Unless well protected by plantations of pines or other evergreen trees, houses on plains are exposed to cold winds; whereas in hilly, or even in undulating districts, it is not difficult to select sites that shall be sheltered from cold or stormy winds and yet enjoy the maximum of sunshine at all times of the year. But a further advantage sometimes obtainable in hilly countries is that, by certain arrangements of ranges of hills of even moderate altitude, rain and thunder-clouds are diverted, so that particular localities or valleys may enjoy an exemption from the heavy rainfalls general in the district, and a drier and warmer climate than their geographical position would lead one to expect. Cockermouth, Sidmouth, and other places already referred to, are examples in proof.
Fig. 717 represents the banks of a river, rising on one side as lofty cliffs with villas or cottages perched picturesquely on every ledge; aa is a bed of gravel or drift resting on the rock bb, which is capped on the right by a stratum of sandy soil cc. The gravel is traversed by a river d, and the ground-water stands at the same level, ee, as the stream. The house f is sufficiently raised above the ground-water to be dry and healthy, but G on the other hand is not; indeed should there be any considerable rise of the water, it must mount into the cellars. The houses H and I are each on the rock, but while h is well away from the cliff and the storm-waters descending the slope will be carried off by the trench l, the other house I is built against the cliff and will inevitably be damp and unhealthy, exposed not only to storm-waters but to the drainage from cc, which in wet weather may issue at c like a spring. The |>osition of the house K is healthy though bleak.
The most potent factor in the healthiness of a locality is the soil, and it a no less wise than witty saying of the great German hygienist, Pettenkofer, that " we do not go from home for change of air, hut for change of soil". The ceaseless movements of the air preclude any appreciable differences in its actual composition, but the most diverse climates may occur within a few miles, as in the familiar instances of Bast and West Brighton, or Bromley and Penge in South London. The influence of the soil on temperature, radiation, humidity, and evaporation is marked and manifold. The heavest fall of rain sinks deep into the chalk, leaving the ground as dry as before, while on clay the water lies slowly evaporating for days or weeks, rendering the atmosphere damp and cold. Granite, trap, mountain-limestone, slate, and marble, may for practical purposes be considered impervious. Sandstones and chalk are decidedly porous, and capable of absorbing a considerable amount of water, which displaces the air that filled the pores when the rock was dry. Water, however, not only sinks into pervious rocks and soils, but rises upwards in them by capillary attraction, and to a greater height the finer the structure and smaller the pores; on the other hand, it sinks more easily and rapidly into the coarser rocks and looser and coarser soils. The constituent particles of clay arc of extreme fineness, and in the dry state would be described as dust; hence the capacity of clay for pasting air or water through it is less than half that of loam, and perhaps one-hundredth that of sand and gravel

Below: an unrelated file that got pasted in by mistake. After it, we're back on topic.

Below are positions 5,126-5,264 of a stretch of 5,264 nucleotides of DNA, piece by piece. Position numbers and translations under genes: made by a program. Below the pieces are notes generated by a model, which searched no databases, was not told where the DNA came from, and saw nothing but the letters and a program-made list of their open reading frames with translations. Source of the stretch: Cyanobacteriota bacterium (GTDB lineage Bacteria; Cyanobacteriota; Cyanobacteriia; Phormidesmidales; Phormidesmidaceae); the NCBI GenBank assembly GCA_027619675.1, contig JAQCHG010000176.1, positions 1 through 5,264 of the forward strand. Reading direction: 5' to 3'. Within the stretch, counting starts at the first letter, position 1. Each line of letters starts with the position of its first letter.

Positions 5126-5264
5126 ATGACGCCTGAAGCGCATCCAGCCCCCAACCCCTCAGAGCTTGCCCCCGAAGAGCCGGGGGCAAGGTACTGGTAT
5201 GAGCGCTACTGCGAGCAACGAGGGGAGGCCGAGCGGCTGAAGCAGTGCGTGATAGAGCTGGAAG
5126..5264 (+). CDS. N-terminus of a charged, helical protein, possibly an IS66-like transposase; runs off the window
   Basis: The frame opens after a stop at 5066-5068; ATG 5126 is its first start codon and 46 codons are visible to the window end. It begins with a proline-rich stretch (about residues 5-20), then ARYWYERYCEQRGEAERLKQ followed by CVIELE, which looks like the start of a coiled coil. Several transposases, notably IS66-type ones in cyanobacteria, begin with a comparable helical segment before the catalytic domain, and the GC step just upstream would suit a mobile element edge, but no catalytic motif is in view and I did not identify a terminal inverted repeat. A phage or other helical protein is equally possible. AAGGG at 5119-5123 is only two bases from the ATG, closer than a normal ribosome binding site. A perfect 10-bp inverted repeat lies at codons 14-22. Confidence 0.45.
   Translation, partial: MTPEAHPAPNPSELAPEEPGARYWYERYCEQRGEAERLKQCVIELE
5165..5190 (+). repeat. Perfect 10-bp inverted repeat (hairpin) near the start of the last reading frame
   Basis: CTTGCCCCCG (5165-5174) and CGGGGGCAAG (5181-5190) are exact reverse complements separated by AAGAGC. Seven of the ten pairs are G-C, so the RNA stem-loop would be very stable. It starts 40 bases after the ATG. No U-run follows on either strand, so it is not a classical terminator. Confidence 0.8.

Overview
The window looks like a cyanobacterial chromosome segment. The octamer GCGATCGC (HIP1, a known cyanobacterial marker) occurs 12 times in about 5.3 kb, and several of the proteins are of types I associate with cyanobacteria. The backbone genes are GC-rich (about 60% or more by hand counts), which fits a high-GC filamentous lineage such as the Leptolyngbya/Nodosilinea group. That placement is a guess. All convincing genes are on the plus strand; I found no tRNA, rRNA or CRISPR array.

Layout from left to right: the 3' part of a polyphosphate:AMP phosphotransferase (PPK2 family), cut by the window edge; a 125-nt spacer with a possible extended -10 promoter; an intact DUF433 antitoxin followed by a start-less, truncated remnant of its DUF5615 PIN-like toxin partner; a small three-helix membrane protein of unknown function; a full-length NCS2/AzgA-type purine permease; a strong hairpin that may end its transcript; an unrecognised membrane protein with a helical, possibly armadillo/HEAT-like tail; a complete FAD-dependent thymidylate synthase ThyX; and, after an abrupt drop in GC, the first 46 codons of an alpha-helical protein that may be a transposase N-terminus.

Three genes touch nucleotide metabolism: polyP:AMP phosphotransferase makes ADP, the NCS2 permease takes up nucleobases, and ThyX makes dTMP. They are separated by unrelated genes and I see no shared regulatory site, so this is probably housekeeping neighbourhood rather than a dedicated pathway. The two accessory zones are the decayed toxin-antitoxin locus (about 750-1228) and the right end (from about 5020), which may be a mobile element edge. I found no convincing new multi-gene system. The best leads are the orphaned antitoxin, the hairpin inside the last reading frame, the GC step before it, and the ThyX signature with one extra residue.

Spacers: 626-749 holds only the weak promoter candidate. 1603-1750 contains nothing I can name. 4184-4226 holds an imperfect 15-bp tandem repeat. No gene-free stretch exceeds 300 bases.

Fig. 717. - Some House-sites.